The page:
Mr Yang has been taken into custody and Mr Lu was beaten up, but Professor Ai is still free, though her website has been shut down.

The village itself is guarded by mercenaries who are paid 100 yuan a day to beat up any foreign visitors, while the local media has been muzzled.

Analysts believe that Taishi started off as a test case for grass-roots democracy because Premier Wen Jiabao said last month that if people could manage a village, they could manage a township in several years and that would be "an evolving system".

Pro-government scholar Fan Yafeng drew attention to Taishi's significance, strengthening the argument, and yet a local government source said there had been no directive to push for grass-roots democracy.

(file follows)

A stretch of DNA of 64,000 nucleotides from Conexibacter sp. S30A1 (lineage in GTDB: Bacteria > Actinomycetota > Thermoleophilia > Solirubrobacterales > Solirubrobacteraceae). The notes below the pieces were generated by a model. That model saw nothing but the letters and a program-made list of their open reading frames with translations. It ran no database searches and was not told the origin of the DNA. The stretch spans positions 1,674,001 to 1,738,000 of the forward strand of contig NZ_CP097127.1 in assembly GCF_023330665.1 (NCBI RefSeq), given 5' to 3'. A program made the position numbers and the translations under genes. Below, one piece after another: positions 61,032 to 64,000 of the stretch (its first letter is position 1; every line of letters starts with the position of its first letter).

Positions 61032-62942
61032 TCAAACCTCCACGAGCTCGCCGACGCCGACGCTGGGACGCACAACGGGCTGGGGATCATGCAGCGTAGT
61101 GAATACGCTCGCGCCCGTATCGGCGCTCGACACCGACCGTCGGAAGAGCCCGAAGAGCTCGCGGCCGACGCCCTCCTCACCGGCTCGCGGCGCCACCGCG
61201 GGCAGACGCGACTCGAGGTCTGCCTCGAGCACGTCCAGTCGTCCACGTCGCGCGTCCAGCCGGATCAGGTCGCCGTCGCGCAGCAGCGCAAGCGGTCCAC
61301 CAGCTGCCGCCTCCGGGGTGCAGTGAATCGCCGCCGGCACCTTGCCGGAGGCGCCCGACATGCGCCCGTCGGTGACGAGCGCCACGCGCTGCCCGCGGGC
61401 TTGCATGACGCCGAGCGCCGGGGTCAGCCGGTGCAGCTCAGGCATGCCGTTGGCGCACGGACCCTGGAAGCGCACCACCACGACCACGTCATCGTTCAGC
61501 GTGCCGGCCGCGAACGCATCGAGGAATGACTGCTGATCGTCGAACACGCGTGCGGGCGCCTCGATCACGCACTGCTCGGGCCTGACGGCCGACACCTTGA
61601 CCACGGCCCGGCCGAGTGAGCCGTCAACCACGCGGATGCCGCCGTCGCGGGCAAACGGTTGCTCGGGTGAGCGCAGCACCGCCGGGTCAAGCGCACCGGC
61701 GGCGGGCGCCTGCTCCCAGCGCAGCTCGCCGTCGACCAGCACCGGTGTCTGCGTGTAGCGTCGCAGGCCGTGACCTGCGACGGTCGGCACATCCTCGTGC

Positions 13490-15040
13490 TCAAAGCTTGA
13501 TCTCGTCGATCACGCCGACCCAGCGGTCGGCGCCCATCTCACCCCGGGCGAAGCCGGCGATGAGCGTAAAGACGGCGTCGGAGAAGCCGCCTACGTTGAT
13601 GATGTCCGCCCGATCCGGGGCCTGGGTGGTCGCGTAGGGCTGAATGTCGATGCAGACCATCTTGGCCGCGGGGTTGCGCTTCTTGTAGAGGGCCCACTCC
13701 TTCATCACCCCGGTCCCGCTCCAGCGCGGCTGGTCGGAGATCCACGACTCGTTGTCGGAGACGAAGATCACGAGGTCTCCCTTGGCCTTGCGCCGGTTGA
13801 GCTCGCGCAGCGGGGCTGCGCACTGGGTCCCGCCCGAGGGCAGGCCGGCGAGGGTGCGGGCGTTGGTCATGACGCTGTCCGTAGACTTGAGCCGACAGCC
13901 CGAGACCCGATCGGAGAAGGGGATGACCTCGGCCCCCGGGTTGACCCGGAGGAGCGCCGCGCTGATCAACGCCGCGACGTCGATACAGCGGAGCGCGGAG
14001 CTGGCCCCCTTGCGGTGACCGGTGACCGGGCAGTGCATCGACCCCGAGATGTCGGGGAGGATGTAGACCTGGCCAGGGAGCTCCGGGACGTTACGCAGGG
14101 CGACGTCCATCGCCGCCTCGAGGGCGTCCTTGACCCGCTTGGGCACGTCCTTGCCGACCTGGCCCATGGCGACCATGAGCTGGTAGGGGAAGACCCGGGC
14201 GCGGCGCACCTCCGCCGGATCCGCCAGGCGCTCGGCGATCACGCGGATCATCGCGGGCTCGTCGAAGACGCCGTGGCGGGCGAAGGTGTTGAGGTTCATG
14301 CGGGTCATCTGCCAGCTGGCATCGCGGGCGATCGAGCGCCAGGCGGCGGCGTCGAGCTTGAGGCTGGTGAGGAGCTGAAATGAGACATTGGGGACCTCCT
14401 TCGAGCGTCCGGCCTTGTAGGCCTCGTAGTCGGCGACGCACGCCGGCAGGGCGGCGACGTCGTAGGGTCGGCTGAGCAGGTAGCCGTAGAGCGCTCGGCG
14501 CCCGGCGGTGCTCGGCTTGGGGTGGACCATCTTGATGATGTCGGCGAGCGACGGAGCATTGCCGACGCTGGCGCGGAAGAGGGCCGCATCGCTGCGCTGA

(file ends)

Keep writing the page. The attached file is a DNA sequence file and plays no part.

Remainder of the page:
Cheng Li, professor of government at New York-based Hamilton College, said the central government had called for an experiment and so could not crack down on it.

"I don't think we can put it down as a crackdown, but they think there is something wrong with the experiment. I don't go as far as to say that they are ready for democracy," he said. "They want to push for democracy but they want to be their own monitor."

In the first eight months of this year, the Guangdong discipline commission received 150,000 complaints about corruption, cadre misconduct or election irregularities, an average of seven per village in the province.

"I've heard that many villagers went to Taishi to learn from their experience," one mainland expert in grass-roots democracy said. "If Taishi succeeded, they would do the same."